If all meals were eaten between 8am to 6 pm, this was enough to prevent obesity. So, even though they were eating white bread and pasta, there was minimal obesity compared to today. I mean – who ate whole wheat bread in the 1960’s? Nobody sold multigrain bread. Rye? Please. And don’t get me started on whole-wheat pasta – that didn’t even exist then. Ask for quinoa and people thought you were swearing in spanish.
All foods will increase insulin levels to some degree. Eating the proper foods will prevent high levels, but won’t do much to lower levels. Some foods that are better than others, but all foods still increase insulin. The key to prevention of resistance is to periodically sustain very low levels of insulin. If all foods raise insulin, then the only logical answer is the complete voluntary abstinence of food. The answer we are looking for is, in a word, fasting.
See the lecture The Aetiology of Obesity 2/6 – The New Science of Diabesity
See the lecture The Aetiology of Obesity 4/6 – The Fast Solution
Update April 5, 2015
I got a question whether I disagreed with Dr. Andreas Eenfeldt who argues that diets work if you can stick to it, and his post makes a terrific case. This is my response:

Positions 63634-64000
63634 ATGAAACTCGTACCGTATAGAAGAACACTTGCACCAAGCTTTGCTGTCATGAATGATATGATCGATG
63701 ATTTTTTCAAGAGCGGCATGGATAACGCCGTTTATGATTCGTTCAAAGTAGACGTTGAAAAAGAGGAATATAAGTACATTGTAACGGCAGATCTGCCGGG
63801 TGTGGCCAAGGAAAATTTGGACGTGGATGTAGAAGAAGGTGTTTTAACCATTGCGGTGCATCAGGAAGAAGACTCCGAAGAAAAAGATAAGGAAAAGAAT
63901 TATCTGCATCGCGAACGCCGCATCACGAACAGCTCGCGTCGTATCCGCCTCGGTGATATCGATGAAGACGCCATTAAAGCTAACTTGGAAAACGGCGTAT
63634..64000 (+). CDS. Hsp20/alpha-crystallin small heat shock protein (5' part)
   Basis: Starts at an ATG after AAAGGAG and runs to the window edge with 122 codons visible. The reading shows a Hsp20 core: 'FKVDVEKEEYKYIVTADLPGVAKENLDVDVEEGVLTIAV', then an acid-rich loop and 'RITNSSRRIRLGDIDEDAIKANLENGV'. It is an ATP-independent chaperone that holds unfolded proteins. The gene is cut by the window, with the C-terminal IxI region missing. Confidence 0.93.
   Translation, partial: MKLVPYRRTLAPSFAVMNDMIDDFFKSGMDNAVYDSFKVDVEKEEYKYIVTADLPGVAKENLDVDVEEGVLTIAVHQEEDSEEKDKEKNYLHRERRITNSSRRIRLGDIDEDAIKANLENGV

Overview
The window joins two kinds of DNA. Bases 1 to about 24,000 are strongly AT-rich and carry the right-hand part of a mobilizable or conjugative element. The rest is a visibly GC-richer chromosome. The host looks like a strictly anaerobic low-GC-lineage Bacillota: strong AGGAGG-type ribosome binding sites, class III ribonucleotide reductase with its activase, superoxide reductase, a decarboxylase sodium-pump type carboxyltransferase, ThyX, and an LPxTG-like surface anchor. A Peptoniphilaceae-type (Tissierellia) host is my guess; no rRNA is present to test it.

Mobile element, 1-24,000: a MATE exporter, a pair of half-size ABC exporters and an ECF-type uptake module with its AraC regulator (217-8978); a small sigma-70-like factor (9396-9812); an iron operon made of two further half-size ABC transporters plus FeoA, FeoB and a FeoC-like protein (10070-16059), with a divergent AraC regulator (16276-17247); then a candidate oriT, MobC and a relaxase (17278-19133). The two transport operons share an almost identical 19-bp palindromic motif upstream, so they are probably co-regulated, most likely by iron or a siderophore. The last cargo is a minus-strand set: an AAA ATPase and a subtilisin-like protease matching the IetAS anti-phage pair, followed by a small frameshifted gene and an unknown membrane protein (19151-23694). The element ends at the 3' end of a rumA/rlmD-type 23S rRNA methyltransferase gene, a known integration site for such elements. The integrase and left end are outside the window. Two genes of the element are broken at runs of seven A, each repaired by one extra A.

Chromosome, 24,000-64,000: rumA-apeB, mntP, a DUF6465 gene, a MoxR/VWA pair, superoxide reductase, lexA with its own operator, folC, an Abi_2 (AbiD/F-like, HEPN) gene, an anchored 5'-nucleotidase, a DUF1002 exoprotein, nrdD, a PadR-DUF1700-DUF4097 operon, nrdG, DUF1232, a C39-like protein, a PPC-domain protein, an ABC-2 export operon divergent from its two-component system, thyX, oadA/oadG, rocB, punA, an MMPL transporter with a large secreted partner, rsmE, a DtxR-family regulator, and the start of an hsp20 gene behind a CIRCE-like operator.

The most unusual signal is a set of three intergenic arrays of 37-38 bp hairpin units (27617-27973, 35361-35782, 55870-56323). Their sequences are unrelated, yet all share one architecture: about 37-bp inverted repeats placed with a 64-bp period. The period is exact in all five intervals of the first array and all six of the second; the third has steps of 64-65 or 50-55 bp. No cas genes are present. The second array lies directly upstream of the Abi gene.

I’m a huge fan of Dr. Eenfeldt’s http://www.dietdoctor.com blog. It is consistently one of the most useful sources of nutritional information on the Internet. However, I have a slightly different view of how diets ‘fail’. Whether a diet fails because of lack of effect, or due to lack of compliance, to me, it is the same end result. The weight is still not controlled.
That is why it is necessary to have more than one way of achieving the same goal – reducing insulin and thereby reducing weight. If you can stick to a 20gm carb diet in the long term, you will likely do well. But what if you cannot? Are you doomed to failure? Not at all. You can achieve the same result by using a different pathway of insulin reduction.
I am completely in agreement with Dr. Eenfeldt’s approach, and I think it makes absolute sense. I’ll note, too that he is a proponent of intermittent fasting. I tend to emphasize the IF strategy because it is conceptually, a much simpler proposition for patients to follow.
This post is not meant to be pessimistic despite the title (All Diets Fail), but actually optimistic (a certain strategy may fail, but you can use another one to achieve the same goal). This will become clearer in future posts.
This is the end of this blog series.